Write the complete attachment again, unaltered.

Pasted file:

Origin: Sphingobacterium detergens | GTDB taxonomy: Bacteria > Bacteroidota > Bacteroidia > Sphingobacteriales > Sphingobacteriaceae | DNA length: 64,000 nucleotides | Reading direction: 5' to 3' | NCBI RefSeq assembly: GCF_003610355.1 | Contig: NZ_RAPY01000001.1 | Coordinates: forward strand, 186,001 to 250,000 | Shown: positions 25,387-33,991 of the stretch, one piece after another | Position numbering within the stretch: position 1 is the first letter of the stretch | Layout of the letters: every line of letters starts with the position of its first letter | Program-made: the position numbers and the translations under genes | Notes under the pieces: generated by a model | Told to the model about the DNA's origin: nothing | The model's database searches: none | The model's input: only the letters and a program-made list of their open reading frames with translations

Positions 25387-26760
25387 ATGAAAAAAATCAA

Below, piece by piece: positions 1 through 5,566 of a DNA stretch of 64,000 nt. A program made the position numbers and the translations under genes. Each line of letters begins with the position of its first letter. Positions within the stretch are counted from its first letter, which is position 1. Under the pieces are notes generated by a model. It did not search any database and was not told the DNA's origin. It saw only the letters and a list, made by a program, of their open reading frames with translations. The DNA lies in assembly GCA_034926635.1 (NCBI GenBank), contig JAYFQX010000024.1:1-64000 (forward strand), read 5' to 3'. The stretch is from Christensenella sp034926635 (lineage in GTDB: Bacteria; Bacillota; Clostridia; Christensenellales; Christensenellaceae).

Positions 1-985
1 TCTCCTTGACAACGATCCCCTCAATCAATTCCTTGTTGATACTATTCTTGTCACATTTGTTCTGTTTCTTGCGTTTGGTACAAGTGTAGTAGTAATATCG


Origin: Sphingobacterium detergens | GTDB taxonomy: Bacteria > Bacteroidota > Bacteroidia > Sphingobacteriales > Sphingobacteriaceae | DNA length: 64,000 nucleotides | Reading direction: 5' to 3' | NCBI RefSeq assembly: GCF_003610355.1 | Contig: NZ_RAPY01000001.1 | Coordinates: forward strand, 186,001 to 250,000 | Shown: positions 25,387-33,991 of the stretch, one piece after another | Position numbering within the stretch: position 1 is the first letter of the stretch | Layout of the letters: every line of letters starts with the position of its first letter | Program-made: the position numbers and the translations under genes | Notes under the pieces: generated by a model | Told to the model about the DNA's origin: nothing | The model's database searches: none | The model's input: only the letters and a program-made list of their open reading frames with translations

Positions 25387-26760
25387 ATGAAAAAAATCAA

Below, piece by piece: positions 1 through 5,566 of a DNA stretch of 64,000 nt. A program made the position numbers and the translations under genes. Each line of letters begins with the position of its first letter. Positions within the stretch are counted from its first letter, which is position 1. Under the pieces are notes generated by a model. It did not search any database and was not told the DNA's origin. It saw only the letters and a list, made by a program, of their open reading frames with translations. The DNA lies in assembly GCA_034926635.1 (NCBI GenBank), contig JAYFQX010000024.1:1-64000 (forward strand), read 5' to 3'. The stretch is from Christensenella sp034926635 (lineage in GTDB: Bacteria; Bacillota; Clostridia; Christensenellales; Christensenellaceae).

Positions 1-985
1 TCTCCTTGACAACGATCCCCTCAATCAATTCCTTGTTGATACTATTCTTGTCACATTTGTTCTGTTTCTTGCGTTTGGTACAAGTGTAGTAGTAATATCG